Around 2015, ‘engagement’ became one of the main buzzwords in personal and business branding. And it’s remained a main buzzword since. But what exactly is engagement? Why is it important? And how do you do it effectively? These questions are what we’ll be tackling today.
Engagement is how you interact and connect with your ideal customers. This can be both past and potential customers, as well as the general market.
Engagement is important now more than ever because there’s a lot of noise out there. Every day, the average consumer is bombarded with advertisements. On television, social media platforms, websites, mobile applications, advertisement messages are everywhere. But advertisements speak to your audience. Engagement speaks with them. There’s a big difference.
This is why engagement is so effective at building audience trust and relationships, understanding customer needs, and even creating raving fans who spread the word about your products and services.
It’s how you interact with customers, your general audience, team, and collaborators.
Engagement gives your business a chance to form solid lasting connections. As we emphasized in the Brandview Framework,connections drive customer relations and influence buying decisions. This is internal and external engagement. Internal being the engagement within your organization and external being everyone else.
Let’s focus on the external. That is, engagement with your audience. This is the group of people that include your ideal buyers (potential, current, and repeat).
So, how do you drum up engagement with your customers?
First, we’ll look at an example of a business doing an outstanding job. Then we’ll break down the fundamental steps to effective engagement.
What does effective engagement look like?
The fast-food restaurant chain, Wendy’s social media messages and campaigns stand apart from their competition. They may struggle in other areas, but not in terms of social media engagement. Their messages are often funny, relatable, and interactive. They’re not speaking to their customers, they’re engaging with them. The difference shows.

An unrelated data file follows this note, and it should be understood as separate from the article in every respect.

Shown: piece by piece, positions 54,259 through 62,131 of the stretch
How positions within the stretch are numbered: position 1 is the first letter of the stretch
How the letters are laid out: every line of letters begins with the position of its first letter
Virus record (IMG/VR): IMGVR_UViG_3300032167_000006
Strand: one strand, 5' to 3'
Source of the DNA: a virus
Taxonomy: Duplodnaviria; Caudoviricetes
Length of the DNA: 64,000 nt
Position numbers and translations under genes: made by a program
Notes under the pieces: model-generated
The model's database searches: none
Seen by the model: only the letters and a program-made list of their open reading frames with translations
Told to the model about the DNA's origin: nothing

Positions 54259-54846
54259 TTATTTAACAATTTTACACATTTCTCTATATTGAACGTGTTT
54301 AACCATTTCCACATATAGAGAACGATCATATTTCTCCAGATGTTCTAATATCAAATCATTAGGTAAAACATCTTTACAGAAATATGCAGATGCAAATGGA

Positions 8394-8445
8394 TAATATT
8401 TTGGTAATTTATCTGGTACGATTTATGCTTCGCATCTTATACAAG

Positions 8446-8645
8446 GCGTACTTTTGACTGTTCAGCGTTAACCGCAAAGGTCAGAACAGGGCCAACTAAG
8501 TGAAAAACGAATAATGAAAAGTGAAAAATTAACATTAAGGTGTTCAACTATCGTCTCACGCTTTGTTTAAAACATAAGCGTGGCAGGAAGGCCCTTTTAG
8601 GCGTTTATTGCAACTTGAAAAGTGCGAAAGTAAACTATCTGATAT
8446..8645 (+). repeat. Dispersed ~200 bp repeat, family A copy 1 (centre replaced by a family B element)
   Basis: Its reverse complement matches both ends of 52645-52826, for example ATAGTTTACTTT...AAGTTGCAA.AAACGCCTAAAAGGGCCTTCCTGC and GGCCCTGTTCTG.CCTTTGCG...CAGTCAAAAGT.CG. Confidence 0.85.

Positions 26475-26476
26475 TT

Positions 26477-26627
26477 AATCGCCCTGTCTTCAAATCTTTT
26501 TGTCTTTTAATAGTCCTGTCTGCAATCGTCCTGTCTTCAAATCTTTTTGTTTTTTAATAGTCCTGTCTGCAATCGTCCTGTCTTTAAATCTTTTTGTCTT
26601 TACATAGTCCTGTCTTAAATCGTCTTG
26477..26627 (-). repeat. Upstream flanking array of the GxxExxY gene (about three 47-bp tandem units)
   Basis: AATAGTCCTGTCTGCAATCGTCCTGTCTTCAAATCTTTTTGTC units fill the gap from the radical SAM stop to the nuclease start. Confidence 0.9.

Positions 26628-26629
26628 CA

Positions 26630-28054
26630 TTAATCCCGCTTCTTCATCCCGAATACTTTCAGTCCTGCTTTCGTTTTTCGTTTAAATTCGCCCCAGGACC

How to successfully engage with your customers
1. Define your intention – What is the purpose of the engagement? Get specific.
2. Strategize – create a solid strategy for how and when you will engage with your audience.
3. Use what you have – Do you already have an online brand community? Tap into that community. They’re already there and have signed up to be a part of your ‘Village’, your community.
Want a few more ideas for customer engagement?
• Interactive Emails – many businesses think the purpose of emails is to sell products and services. Selling your offers is an indirect email intention. Your direct intention is to first engage. Through engagement, you build trust, inform, educate, or even inspire. This encourages interaction and influences buying decisions. You can also use email to open a conversation. Depending on your business, and whether you have a team in place, you can encourage email readers to respond with feedback, comments, or questions.
• Social media campaigns centered around interaction. From Facebook groups and pages to Instagram and Twitter hashtags, social media offers plenty of engagement opportunities.
• Community initiatives such as Forum. Think online forums are a thing of the past? You’d be incorrect. There are still thousands of active online forums. They do require maintenance and resources to manage the content, but they can be a thriving platform for engagement.
• In-person events – In this digital age, we sometimes forget that in-person connection remains the most effective way to engage with people. Your market, your ideal customers are still people, not numbers on a screen. Live interaction is typically more effective than digital interaction.
So, what will you do to drum up engagement in the coming months? Create a solid plan with clear intentions and get started. Engagement isn’t just a buzzword. It’s a necessary component of your branding strategy. It’s effective, and it works to boost your business and brand.